The developers of Sillery Farm intended leaving part of the furrow buried and incorporated into some of the sub-divided erven along the northern edge of the development below Constantia Main Road. This was hotly contested by the CPOA and the Friends Group who had a series of meetings with all the decision-makers, including Heritage Western Cape, Provincial Land Use Planners and Environment officials as well as City of Cape Town officials.
Finally, in the first week of April, assisted by Dr Steve Townsend, as our consultant, our requests for the furrow to be located, uncovered where it had been buried by a previous owner, preserved and physically accessible to interested parties were granted. In addition, Belcom decided that a servitude be registered over the furrow.
The full decision of the committee was: “The Committee considered the history of the water furrow as a very significant heritage resource of great public interest within the Winelands Cultural Landscape and as part of a potential World Heritage Site. The Committee is therefore opposed to any physical intervention cutting across the furrows, as illustrated in drawings submitted by the developer.
“The Committee supported the request of the Constantia Property Owners’ Association and the Constantia Greenbelts for physical and visual access to the furrows. Physical conservation of the furrows and access should be achieved, either by the registration of a servitude along the length of the furrow, or by an amendment of the approved sub- divisional plan to reduce the plot sizes and allow for a separate erf along the furrow, similar to the drawing submitted by Dr Steven Townsend on behalf of the CPOA.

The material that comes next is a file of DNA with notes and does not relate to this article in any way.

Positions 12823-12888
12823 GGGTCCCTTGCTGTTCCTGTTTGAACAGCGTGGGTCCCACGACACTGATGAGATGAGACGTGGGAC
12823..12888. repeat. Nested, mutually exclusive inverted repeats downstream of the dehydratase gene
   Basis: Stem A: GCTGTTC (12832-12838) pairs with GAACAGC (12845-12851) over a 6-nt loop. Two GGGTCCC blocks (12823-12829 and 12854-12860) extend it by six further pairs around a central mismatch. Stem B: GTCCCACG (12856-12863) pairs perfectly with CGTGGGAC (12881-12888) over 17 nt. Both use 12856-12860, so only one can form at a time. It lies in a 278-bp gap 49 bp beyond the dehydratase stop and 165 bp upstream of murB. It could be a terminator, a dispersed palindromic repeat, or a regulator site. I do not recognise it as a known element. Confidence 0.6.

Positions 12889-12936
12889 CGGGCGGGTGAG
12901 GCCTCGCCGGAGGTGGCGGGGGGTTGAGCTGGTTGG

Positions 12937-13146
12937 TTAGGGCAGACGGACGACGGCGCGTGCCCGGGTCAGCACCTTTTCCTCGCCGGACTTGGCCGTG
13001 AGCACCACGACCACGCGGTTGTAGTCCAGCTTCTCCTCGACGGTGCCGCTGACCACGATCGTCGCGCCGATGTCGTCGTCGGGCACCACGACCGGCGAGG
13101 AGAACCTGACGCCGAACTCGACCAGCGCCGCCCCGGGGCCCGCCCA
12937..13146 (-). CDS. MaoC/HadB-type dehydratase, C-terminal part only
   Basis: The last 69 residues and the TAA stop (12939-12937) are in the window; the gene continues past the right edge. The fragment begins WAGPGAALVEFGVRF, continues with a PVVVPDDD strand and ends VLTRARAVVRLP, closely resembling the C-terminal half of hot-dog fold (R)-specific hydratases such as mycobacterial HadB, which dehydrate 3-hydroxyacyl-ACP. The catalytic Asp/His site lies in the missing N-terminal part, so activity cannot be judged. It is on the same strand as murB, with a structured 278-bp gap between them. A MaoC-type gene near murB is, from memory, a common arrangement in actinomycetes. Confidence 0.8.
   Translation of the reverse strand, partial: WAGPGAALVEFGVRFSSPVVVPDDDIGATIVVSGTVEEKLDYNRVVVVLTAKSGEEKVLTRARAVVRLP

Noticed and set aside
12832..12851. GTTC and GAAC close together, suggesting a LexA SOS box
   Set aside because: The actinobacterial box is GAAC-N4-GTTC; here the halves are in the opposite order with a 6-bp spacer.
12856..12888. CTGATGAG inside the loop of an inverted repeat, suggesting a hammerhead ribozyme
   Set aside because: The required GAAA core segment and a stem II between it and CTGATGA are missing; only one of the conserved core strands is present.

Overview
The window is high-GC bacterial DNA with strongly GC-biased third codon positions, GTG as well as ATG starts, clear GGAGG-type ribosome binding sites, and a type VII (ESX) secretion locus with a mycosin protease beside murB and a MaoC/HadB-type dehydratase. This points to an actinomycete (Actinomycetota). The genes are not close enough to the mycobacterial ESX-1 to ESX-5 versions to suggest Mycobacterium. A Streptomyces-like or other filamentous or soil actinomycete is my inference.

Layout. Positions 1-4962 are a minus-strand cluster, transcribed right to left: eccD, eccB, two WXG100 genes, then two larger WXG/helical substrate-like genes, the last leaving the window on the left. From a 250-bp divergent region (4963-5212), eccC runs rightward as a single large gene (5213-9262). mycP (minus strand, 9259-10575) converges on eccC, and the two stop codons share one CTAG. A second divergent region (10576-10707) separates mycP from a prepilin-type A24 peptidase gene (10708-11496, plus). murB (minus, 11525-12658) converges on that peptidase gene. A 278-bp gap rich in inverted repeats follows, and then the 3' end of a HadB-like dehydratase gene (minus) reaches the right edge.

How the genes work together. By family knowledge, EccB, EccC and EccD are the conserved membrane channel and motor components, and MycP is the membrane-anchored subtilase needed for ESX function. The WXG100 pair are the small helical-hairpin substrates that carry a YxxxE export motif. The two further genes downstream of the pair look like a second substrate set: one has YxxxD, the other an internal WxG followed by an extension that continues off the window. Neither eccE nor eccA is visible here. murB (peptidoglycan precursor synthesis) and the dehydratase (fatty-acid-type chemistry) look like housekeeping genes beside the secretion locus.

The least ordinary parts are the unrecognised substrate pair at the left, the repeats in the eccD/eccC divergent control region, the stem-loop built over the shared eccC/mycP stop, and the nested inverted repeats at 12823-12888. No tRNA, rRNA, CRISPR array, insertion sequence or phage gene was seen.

“The Committee further recommended that Heritage Western Cape provisionally protect the furrow in terms of Section 29 (1) of the national Heritage resources act (Act 25 of 1999) in order to ensure it appropriate protection”
The development of gated, security housing on Sillery Farm has been a long, drawn out and hard fought process which has taken five years for us to get an official decision on the preservation of historical and environmentally sensitive parts of the site.
There may yet be a long way to go still because the developers have the right to appeal the decision made by Belcom.
Needless to say that we are delighted with this outcome, as Constantia has had too many of its heritage resources lost through careless approvals of rezoning, sub-division and development – your executive committee will continue its efforts to preserve the heritage of the Valley.
Dug in the 1790’s the furrow was the Valley’s first and most important water management system and therefore an important part of the agricultural and slave history of the Valley. Water was transferred by it from above the present Silverhurst Estate, down the Valley as far as Dreyersdal Farm. It crosses seven portions of land and provided irrigation to tenant farmers, who were mainly Muslim. They provided Cape Town with fresh vegetables, flowers and strawberries, although the strawberry beds were removed in the early 1800’s.
CITY PROPOSES NEW ZONING SCHEME FOR THE CITY – THE CPOA’S MAIN COMMENTS
The CPOA has submitted detailed comments on the 4th draft of the City of Cape Town’s proposals to introduce a new, single zoning scheme for the whole Metropolitan area.
While not opposed in principle to the introduction of a single zoning scheme, there are very disturbing aspects to the new proposals, which would have a damaging impact on the special character of Cape Town and areas like Constantia, in particular.
A very brief summary of our comments is:
- The draft proposals are silent on the subject of sub-division; identification of areas where it intends to create areas of high residential density, title deed restrictions and a whole range of contentious that affect people’s rights and some legal issues.